Hindu Funeral Traditions

A very common tradition at Hindu funerals is the placing of rice balls, so-called pinda, near the deceased one’s head. These are meant for the spirits of other dead relatives who gather to guide the recently departed soul. As they haven’t had physical bodies in a while it doesn’t take much food to appease them. In certain sects, rice is placed inside the deceased one’s mouth as well. Close family members often scatter flower petals over the body. And in some traditions, a lamp gets placed near the deceased one’s head.

The wake is followed by the cremation service that is called mukhagni. Traditionally, it is only attended by men, with the oldest son or male relative, the “karta” accompanying the casket. It is an important Hindu funeral custom to carry it so that the feet of the person who died enter the crematorium first. The mourners recite prayers while circling the casket. They are present for the cremation. At modern Hindu funerals, women may be allowed to attend the mukhagni. Please make sure to check with the family or funeral director rather than making assumptions.

Ideally, the ashes get scattered into the river Ganges. It is considered sacred among Hindus. Some companies offer to transport the ashes to India to scatter them on the family’s behalf. If that is too expensive or not possible, the ashes may be scattered in another body of water or at a place that held significance to the person who died.

What to Wear: Dress Code & Colours

It is not appropriate to wear black to a Hindu funeral. Instead, women, as well as men, should dress in white clothes. No one is expected to wear a head-covering.

Men’s Funeral Dress & Colour Code

Men should wear simple and conservative white clothes – either traditional Hindu attire or slacks and a dress shirt. More casual clothes can be acceptable as well.

Women’s Funeral Dress & Colour Code

Women should make sure to cover their arms and knees. Jewellery is not prohibited but should be very modest. Open-toe shoes are acceptable. None of the clothes or accessories should be flashy or fancy. A Hindu funeral is not an occasion to show off your wealth or the latest fashion.

Sending Gifts & Flowers

Flowers don’t play a major role at Hindu funerals but neither are they prohibited. If you wish to send flowers, you should do so beforehand. Do not bring them to the service yourself.

Please don’t bring gifts or food to a Hindu funeral either. It is, however, custom to bring fruit to the bereaved family’s home when paying them a visit during the mourning period after the funeral service.

Post Funeral traditions

After the cremation, family and loved ones head home, shower and put on fresh clothes. The immediate family enters a mourning period that lasts between 10 and 13 days during which the members stay at home. They are not allowed in the temple or other sacred places. A photograph of the person who died may be displayed and incense lit to purify the home.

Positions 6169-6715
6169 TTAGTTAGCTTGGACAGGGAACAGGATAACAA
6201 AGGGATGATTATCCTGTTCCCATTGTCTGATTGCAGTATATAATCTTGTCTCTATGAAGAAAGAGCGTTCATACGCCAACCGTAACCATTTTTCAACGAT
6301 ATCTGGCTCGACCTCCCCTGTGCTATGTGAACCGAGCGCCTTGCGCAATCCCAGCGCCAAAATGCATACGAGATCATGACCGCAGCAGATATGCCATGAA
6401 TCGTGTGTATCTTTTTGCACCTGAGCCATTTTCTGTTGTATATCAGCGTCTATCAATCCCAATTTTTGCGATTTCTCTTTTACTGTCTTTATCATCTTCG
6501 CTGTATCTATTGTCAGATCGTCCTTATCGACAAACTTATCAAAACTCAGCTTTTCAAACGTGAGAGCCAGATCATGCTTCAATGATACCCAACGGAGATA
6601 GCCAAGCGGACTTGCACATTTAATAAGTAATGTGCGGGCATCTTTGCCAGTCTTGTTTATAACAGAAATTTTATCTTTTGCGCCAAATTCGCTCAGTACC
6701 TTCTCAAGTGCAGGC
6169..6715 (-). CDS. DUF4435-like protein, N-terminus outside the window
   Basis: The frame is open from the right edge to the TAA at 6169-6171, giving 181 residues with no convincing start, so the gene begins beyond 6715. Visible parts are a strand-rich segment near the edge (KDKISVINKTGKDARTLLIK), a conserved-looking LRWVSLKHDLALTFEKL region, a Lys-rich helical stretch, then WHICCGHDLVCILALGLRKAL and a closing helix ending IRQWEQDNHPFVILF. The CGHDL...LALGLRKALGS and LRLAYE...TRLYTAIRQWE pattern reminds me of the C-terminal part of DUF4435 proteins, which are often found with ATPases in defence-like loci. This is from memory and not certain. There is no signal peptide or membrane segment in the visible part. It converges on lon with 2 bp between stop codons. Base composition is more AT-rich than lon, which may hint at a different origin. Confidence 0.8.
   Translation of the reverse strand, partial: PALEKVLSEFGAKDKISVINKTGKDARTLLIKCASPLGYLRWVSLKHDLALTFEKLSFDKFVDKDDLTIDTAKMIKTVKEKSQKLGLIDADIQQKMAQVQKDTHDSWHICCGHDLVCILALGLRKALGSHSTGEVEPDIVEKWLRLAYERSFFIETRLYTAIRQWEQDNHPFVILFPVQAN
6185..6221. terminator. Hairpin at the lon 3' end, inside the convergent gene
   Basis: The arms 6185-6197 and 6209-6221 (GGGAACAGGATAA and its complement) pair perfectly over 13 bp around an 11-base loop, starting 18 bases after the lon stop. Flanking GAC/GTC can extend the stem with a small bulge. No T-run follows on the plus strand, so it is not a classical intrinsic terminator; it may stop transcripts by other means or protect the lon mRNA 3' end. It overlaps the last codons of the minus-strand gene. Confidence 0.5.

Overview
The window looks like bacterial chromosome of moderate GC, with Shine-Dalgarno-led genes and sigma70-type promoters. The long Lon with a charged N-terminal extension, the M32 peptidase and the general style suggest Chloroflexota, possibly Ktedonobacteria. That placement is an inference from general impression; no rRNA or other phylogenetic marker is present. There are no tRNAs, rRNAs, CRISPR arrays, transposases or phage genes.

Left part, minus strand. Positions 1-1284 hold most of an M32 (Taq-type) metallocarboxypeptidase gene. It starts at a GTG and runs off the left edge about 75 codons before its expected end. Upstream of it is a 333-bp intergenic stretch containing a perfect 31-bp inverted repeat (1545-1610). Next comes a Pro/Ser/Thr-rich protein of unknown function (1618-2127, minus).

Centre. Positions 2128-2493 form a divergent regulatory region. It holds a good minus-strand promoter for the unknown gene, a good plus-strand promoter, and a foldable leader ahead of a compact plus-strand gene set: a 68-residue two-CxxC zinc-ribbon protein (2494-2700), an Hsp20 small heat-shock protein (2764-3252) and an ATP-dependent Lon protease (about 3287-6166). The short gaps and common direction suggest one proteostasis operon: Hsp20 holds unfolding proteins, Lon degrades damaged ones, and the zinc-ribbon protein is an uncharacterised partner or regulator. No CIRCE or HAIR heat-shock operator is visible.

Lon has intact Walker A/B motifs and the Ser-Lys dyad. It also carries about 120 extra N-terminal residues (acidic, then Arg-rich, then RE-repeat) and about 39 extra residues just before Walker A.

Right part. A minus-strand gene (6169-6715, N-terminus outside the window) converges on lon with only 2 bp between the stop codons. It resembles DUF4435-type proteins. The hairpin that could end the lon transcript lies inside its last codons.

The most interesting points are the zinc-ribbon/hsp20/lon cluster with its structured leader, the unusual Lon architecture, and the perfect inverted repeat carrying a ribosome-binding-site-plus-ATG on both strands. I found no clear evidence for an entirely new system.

Roughly ten to 13 days after the funeral, another ceremony called preta-karma will be held at the family’s home. It is one of the Hindu death rituals and meant to help guide the soul towards reincarnation.

On the first anniversary of the death, the family holds a memorial service called Shraddha. Just like the funeral service, it involves readings from scripture, the chanting of mantras as well as prayers. Everybody who knew the person who died is welcome. This ceremony is usually conducted by a priest and pays tribute to the deceased one’s ancestors. Shraddha involves food and gift-giving.

Common questions about Hindu Funerals

Is there a mourning period for Hindus?

The mourning period for Hindus is not as strict or regulated as for example the Jewish customs of sitting Shiva and observing Shloshim. It starts immediately after the funeral and lasts for 10 to 13 days and is meant to provide the family with enough time and privacy to freely express their grief at home – without any occupational or societal commitments. After that, it is up to the individual when they feel ready to go back to work and participate in the day-to-day life of their wider community again. Usually, this happens within one to three weeks.

What are traditional Hindu funerals like?

Hindu funerals usually consist of a comparatively short service at the family home and cremation. The funeral is held within 24 hours of the death. They are solemn and respectful affairs that are meant to help and support a smooth and successful transition of the soul into the next physical existence.

What to bring to a Hindu funeral?

It is not customary to bring flowers or gifts to the funeral. Therefore, if you are invited to a Hindu funeral, just bring yourself. Family and loved ones will appreciate you showing up for and with them during this difficult time.